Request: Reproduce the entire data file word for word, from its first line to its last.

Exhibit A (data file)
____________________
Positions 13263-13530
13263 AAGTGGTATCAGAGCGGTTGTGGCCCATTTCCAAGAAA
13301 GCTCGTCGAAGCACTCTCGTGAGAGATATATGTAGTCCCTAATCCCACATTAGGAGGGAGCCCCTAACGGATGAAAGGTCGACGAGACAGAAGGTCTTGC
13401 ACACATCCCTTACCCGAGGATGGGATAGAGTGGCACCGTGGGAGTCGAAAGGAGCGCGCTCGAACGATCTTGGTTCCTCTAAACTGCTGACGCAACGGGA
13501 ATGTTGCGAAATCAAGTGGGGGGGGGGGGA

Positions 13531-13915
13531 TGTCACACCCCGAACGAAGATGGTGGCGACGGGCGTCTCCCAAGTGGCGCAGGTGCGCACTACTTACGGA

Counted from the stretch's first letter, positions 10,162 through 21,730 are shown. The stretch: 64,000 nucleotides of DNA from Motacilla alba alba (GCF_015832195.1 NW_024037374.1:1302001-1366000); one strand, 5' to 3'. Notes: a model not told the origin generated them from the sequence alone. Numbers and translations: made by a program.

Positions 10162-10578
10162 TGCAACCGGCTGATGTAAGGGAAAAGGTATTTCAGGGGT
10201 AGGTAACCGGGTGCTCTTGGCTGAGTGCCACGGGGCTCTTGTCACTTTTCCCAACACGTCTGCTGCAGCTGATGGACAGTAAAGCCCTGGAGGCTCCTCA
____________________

Positions 13263-13530
13263 AAGTGGTATCAGAGCGGTTGTGGCCCATTTCCAAGAAA
13301 GCTCGTCGAAGCACTCTCGTGAGAGATATATGTAGTCCCTAATCCCACATTAGGAGGGAGCCCCTAACGGATGAAAGGTCGACGAGACAGAAGGTCTTGC
13401 ACACATCCCTTACCCGAGGATGGGATAGAGTGGCACCGTGGGAGTCGAAAGGAGCGCGCTCGAACGATCTTGGTTCCTCTAAACTGCTGACGCAACGGGA
13501 ATGTTGCGAAATCAAGTGGGGGGGGGGGGA

Positions 13531-13915
13531 TGTCACACCCCGAACGAAGATGGTGGCGACGGGCGTCTCCCAAGTGGCGCAGGTGCGCACTACTTACGGA

Counted from the stretch's first letter, positions 10,162 through 21,730 are shown. The stretch: 64,000 nucleotides of DNA from Motacilla alba alba (GCF_015832195.1 NW_024037374.1:1302001-1366000); one strand, 5' to 3'. Notes: a model not told the origin generated them from the sequence alone. Numbers and translations: made by a program.

Positions 10162-10578
10162 TGCAACCGGCTGATGTAAGGGAAAAGGTATTTCAGGGGT
10201 AGGTAACCGGGTGCTCTTGGCTGAGTGCCACGGGGCTCTTGTCACTTTTCCCAACACGTCTGCTGCAGCTGATGGACAGTAAAGCCCTGGAGGCTCCTCA